Sometimes it happens that a new version of an operating system introduces a new type of application completely incompatible with older versions of the same system. The last time it happened I think it was with Windows 95. More than 15 years later, Windows 8 comes with support for a completely new segment of applications named Windows Store apps.
These applications can only run on Windows 8 and they have a brand new look and feel compared to other and older Windows applications. In addition, Windows Store apps follow a different pattern as far as publishing and sales are concerned. Windows Store apps, in fact, can be distributed for free or for sale through a central marketplace known as the Windows Store. This channel is a valid alternative for widespread distribution to classic direct user-led install of applications.
Windows 8 specific applications are not limited to personal computers but can also run on a variety of compliant devices, most notably Microsoft Surface devices.
In summary, developers can now create two types of Windows applications: classic Window apps that also run on multiple and older Windows platforms (i.e., Windows 7, Windows Vista) and Windows 8 specific apps that only run on machines and devices equipped with Windows 8. Classic Windows applications can only be distributed manually or via custom setup programs; Windows 8 apps can be distributed via the public Windows Store or under the control of the system administrator.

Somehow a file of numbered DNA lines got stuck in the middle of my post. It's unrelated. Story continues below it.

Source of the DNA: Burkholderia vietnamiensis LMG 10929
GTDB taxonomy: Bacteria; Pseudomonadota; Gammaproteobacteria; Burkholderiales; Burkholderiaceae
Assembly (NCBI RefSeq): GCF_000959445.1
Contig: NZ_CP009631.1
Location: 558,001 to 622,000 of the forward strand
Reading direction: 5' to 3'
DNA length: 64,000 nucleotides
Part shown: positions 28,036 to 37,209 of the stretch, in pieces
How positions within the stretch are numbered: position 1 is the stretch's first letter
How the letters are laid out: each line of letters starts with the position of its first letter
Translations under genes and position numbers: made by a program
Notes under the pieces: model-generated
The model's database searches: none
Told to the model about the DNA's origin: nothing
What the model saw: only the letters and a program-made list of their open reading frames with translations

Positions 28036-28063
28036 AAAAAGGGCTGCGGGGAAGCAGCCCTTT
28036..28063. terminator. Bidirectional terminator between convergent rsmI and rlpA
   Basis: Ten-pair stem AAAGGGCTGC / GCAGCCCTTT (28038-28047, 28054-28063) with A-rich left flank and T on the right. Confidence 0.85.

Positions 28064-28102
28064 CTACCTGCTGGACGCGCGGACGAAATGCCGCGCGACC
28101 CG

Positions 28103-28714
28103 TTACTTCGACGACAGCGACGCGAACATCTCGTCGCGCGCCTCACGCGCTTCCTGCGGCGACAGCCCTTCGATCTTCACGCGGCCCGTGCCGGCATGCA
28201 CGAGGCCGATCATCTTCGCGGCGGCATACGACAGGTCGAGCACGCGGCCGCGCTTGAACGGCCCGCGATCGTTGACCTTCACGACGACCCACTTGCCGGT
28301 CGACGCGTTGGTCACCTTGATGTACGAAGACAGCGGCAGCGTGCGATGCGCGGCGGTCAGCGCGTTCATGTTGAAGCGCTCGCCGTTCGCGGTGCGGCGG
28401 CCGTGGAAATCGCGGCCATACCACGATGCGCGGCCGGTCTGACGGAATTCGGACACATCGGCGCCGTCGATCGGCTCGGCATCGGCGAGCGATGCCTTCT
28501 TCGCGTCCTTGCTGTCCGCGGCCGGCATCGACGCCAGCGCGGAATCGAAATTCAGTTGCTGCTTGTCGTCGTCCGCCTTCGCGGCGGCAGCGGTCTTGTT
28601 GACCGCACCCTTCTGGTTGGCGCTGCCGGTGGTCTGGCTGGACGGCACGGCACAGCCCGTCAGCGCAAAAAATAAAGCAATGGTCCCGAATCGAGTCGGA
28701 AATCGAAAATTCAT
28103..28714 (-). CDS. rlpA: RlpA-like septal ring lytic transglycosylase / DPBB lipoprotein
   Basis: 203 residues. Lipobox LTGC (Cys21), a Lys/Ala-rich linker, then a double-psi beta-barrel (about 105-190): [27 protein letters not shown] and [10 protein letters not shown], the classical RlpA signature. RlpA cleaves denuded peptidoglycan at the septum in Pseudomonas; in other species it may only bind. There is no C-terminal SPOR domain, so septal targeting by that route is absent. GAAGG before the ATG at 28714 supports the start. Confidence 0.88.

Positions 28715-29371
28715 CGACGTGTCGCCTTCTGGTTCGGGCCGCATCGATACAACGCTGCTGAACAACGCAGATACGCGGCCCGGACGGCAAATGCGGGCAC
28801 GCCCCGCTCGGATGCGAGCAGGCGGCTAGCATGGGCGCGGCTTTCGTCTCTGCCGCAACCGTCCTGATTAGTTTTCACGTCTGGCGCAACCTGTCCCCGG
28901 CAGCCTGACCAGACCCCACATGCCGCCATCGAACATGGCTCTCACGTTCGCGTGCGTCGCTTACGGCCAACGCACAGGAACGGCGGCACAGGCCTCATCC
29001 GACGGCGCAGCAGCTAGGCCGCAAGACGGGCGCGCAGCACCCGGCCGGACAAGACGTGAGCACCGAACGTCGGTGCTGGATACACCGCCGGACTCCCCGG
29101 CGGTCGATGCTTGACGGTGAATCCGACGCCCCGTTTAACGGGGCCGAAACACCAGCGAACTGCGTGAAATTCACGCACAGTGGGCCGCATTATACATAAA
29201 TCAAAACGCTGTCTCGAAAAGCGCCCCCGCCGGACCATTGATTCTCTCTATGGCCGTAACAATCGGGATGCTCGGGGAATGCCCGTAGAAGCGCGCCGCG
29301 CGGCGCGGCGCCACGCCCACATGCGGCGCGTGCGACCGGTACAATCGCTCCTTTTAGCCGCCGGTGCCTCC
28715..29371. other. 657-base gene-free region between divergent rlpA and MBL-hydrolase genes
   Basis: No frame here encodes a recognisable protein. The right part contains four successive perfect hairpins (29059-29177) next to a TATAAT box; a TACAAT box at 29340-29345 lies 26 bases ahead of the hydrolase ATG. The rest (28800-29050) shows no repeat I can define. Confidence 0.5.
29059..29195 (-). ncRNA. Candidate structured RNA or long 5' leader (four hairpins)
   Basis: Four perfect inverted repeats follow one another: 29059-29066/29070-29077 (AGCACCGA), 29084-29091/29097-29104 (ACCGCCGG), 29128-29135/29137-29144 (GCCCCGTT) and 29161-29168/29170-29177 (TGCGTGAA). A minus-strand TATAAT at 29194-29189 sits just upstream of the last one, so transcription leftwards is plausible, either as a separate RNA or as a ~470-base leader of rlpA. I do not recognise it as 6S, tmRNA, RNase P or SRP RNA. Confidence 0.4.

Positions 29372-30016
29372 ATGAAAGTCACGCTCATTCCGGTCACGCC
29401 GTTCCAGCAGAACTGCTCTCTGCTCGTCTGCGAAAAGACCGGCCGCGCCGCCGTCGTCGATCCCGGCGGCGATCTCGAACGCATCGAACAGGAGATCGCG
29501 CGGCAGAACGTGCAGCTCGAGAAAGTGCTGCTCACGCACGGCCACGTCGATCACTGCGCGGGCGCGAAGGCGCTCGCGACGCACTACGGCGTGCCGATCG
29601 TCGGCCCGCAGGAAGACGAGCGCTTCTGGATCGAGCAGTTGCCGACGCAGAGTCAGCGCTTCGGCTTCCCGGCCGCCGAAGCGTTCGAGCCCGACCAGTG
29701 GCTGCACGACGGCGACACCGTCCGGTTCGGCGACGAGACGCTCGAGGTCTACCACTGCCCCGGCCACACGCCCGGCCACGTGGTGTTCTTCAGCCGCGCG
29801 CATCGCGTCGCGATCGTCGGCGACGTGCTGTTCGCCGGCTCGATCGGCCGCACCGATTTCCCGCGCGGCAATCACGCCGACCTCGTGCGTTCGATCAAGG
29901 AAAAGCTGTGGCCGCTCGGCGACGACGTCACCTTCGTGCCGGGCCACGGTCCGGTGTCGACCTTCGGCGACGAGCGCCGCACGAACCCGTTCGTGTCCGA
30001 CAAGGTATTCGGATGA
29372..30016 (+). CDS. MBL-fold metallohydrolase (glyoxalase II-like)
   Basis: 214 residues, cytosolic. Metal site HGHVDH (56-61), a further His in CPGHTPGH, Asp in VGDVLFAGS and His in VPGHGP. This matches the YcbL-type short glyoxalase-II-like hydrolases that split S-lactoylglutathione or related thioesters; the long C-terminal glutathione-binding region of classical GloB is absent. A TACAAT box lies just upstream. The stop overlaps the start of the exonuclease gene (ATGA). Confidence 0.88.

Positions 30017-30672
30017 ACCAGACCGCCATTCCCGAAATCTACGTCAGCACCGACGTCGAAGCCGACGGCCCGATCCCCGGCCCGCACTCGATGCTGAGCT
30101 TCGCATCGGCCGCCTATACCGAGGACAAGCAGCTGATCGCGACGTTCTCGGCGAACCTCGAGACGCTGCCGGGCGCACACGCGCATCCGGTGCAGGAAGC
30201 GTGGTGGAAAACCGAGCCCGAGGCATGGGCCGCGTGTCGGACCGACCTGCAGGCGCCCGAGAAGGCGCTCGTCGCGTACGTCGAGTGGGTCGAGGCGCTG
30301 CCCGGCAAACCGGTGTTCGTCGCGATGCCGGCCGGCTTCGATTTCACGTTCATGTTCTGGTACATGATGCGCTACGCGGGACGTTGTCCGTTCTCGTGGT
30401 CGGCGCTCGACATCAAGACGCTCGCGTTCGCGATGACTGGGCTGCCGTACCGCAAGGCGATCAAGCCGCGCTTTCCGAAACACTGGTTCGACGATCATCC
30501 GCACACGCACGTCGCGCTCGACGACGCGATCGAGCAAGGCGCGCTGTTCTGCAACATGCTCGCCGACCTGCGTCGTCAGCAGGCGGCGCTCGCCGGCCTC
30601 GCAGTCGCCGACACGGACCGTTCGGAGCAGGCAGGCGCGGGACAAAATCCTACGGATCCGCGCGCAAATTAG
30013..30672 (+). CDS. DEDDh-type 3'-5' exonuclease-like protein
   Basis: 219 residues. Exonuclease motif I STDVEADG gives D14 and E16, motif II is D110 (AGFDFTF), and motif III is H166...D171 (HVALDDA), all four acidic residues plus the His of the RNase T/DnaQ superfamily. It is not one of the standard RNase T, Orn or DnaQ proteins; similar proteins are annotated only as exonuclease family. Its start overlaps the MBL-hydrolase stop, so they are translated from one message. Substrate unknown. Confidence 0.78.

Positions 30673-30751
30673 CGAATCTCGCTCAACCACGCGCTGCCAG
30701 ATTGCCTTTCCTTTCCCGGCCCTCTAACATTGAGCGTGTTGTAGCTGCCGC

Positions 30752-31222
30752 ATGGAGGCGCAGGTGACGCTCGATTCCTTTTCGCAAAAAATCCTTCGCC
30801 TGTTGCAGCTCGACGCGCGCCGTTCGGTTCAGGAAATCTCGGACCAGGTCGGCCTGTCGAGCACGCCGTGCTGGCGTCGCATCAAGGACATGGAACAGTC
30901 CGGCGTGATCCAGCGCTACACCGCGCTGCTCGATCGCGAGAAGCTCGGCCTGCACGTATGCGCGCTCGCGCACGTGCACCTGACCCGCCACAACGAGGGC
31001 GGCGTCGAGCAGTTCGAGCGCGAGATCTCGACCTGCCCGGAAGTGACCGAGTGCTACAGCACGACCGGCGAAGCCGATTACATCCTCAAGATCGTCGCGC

Under the Hood of Windows Store Apps
All approaches deliver nearly the same programming power. This means that you can build the same application behavior regardless of the language and markup that you choose.
Figure 1: The Windows 8 runtime stack. Darker blocks refer to areas of the runtime covered in this article.
The WinRT API supplies several classes of functionality. In particular, you’ll find media, networking, storage and presentation functions.